use strict;                     # redundant, but quiets perlcritic
package MooX::StrictConstructor;
$MooX::StrictConstructor::VERSION = '0.011';
# ABSTRACT: Make your Moo-based object constructors blow up on unknown attributes.

use Moo 1.001000 ();    # $Moo::MAKERS support
use Moo::Role ();

use Class::Method::Modifiers qw(install_modifier);

use strictures 1;

use constant
    CON_ROLE => 'Method::Generate::Constructor::Role::StrictConstructor';

# The gist of this code was copied directly from Graham Knop (HAARG)'s
# MooX::InsideOut, specifically its import sub.  It has diverged a bit to
# handle goal specific differences.
sub import {
    my $class  = shift;
    my $target = caller;
    unless ( $Moo::MAKERS{$target} && $Moo::MAKERS{$target}{is_class} ) {
        die "MooX::StrictConstructor can only be used on Moo classes.";


    install_modifier($target, 'after', 'extends', sub {

sub _apply_role {
    my $target = shift;
    my $con = Moo->_constructor_maker_for($target);
    Moo::Role->apply_roles_to_object($con, CON_ROLE)
        unless Role::Tiny::does_role($con, CON_ROLE);




=head1 NAME

MooX::StrictConstructor - Make your Moo-based object constructors blow up on unknown attributes.

=head1 VERSION

version 0.011


    package My::Class;

    use Moo;
    use MooX::StrictConstructor;

    has 'size' => ( is => 'rw');

    # then somewhere else, when constructing a new instance
    # of My::Class ...

    # this blows up because color is not a known attribute
    My::Class->new( size => 5, color => 'blue' );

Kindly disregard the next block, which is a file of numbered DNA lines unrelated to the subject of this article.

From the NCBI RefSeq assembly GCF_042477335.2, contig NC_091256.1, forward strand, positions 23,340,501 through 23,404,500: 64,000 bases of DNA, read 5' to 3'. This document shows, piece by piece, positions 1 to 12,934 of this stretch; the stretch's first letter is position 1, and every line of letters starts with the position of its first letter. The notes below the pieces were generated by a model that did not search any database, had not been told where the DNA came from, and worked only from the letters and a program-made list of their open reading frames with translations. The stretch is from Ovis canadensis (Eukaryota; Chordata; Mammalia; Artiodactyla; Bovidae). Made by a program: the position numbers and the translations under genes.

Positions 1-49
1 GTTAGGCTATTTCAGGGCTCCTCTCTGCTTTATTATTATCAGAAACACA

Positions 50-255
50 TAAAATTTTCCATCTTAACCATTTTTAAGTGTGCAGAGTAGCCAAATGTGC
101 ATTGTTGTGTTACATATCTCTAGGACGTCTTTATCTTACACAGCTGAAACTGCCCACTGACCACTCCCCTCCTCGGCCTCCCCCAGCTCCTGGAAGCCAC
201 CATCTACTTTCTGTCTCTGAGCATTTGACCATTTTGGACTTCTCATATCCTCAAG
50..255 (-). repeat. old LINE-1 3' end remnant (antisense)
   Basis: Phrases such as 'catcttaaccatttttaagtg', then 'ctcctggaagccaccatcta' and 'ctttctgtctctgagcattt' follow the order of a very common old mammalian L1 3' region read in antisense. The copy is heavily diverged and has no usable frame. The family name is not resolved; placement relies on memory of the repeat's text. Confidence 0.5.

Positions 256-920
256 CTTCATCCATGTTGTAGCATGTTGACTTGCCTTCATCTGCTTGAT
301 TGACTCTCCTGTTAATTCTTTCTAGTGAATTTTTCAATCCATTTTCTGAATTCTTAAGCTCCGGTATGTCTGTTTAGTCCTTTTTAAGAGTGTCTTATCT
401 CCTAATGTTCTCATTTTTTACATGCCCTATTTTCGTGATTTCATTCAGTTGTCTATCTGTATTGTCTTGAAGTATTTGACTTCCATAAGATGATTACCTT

Simply loading this module makes your constructors "strict". If your
constructor is called with an attribute init argument that your class does not
declare, then it dies. This is a great way to catch small typos.

Your application can use L<Carp::Always> to generate stack traces on C<die>.
Previously all exceptions contained traces, but this could potentially leak
sensitive information, e.g.

    My::Sensitive::Class->new( password => $sensitive, extra_value => 'foo' );


Most of this package was lifted from L<MooX::InsideOut> and most of the Role
that implements the strictness was lifted from L<MooseX::StrictConstructor>.


L<MooseX::StrictConstructor> documents two tricks for subverting strictness and
avoid having problematic arguments cause an exception: handling them in BUILD
or handle them in BUILDARGS.

In L<MooX::StrictConstructor> you can use a BUILDARGS function to handle them,
e.g. this will allow you to pass in a parameter called "spy" without raising an
exception.  Useful?  Only you can tell.

   sub BUILDARGS {
       my ($self, %params) = @_;
       my $spy delete $params{spy};
       # do something useful with the spy param
       return \%params;

Because C<BUILD> methods are run after an object has been constructed and this
code runs before the object is constructed the C<BUILD> trick will not work.


=head2 Inheritance

A class that uses L<MooX::StrictConstructor> but extends another class that
does not will not be handled properly.  This code hooks into the constructor
as it is being strung up (literally) and that happens in the parent class,
not the one using strict.

A class that inherits from a L<Moose> based class will discover that the
L<Moose> class's attributes are disallowed.  Given sufficient L<Moose> meta
knowledge it might be possible to work around this.  I'd appreciate pull
requests and or an outline of a solution.

=head2 Subverting strictness

L<MooseX::StrictConstructor> documents a trick
for subverting strictness using BUILD.  This does not work here because
strictness is enforced in the early stage of object construction but the
BUILD subs are run after the objects has been built.

=head2 Interactions with namespace::clean

L<MooX::StrictConstructor> creates a C<new> method that L<namespace::clean>
will over-zealously clean.  Workarounds include using
L<MooX::StrictConstructor> B<after> L<namespace::autoclean> or telling
L<namespace::clean> to ignore C<new> with something like:

  use namespace::clean -except => ['new','meta'];

=head1 SEE ALSO

=over 4

=item *


=item *



=head1 AUTHOR

George Hartzell <>


This software is copyright (c) 2020 by George Hartzell.

This is free software; you can redistribute it and/or modify it under
the same terms as the Perl 5 programming language system itself.